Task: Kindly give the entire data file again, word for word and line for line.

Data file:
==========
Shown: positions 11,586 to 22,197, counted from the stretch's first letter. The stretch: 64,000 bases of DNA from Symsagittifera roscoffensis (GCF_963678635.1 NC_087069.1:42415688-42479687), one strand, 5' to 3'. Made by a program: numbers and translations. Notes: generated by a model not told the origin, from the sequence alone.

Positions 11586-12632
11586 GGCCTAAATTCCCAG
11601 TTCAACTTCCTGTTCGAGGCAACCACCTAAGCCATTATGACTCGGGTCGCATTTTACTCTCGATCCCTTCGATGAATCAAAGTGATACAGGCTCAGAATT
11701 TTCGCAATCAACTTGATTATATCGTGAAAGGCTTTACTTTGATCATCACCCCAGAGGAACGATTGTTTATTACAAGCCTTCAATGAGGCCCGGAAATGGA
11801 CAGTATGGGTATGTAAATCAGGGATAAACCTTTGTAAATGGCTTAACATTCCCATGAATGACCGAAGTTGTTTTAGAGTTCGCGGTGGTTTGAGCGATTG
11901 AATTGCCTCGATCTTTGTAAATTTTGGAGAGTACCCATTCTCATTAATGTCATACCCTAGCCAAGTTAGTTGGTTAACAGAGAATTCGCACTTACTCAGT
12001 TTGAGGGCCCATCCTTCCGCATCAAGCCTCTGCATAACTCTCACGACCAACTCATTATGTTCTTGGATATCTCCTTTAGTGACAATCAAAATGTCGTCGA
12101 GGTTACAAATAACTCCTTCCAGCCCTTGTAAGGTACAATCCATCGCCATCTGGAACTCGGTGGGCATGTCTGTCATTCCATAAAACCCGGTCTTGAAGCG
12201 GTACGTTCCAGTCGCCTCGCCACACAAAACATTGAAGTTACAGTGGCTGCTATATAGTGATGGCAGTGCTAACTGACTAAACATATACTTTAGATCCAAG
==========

Shown: positions 11,586 to 22,197, counted from the stretch's first letter. The stretch: 64,000 bases of DNA from Symsagittifera roscoffensis (GCF_963678635.1 NC_087069.1:42415688-42479687), one strand, 5' to 3'. Made by a program: numbers and translations. Notes: generated by a model not told the origin, from the sequence alone.

Positions 11586-12632
11586 GGCCTAAATTCCCAG
11601 TTCAACTTCCTGTTCGAGGCAACCACCTAAGCCATTATGACTCGGGTCGCATTTTACTCTCGATCCCTTCGATGAATCAAAGTGATACAGGCTCAGAATT
11701 TTCGCAATCAACTTGATTATATCGTGAAAGGCTTTACTTTGATCATCACCCCAGAGGAACGATTGTTTATTACAAGCCTTCAATGAGGCCCGGAAATGGA
11801 CAGTATGGGTATGTAAATCAGGGATAAACCTTTGTAAATGGCTTAACATTCCCATGAATGACCGAAGTTGTTTTAGAGTTCGCGGTGGTTTGAGCGATTG
11901 AATTGCCTCGATCTTTGTAAATTTTGGAGAGTACCCATTCTCATTAATGTCATACCCTAGCCAAGTTAGTTGGTTAACAGAGAATTCGCACTTACTCAGT
12001 TTGAGGGCCCATCCTTCCGCATCAAGCCTCTGCATAACTCTCACGACCAACTCATTATGTTCTTGGATATCTCCTTTAGTGACAATCAAAATGTCGTCGA
12101 GGTTACAAATAACTCCTTCCAGCCCTTGTAAGGTACAATCCATCGCCATCTGGAACTCGGTGGGCATGTCTGTCATTCCATAAAACCCGGTCTTGAAGCG
12201 GTACGTTCCAGTCGCCTCGCCACACAAAACATTGAAGTTACAGTGGCTGCTATATAGTGATGGCAGTGCTAACTGACTAAACATATACTTTAGATCCAAG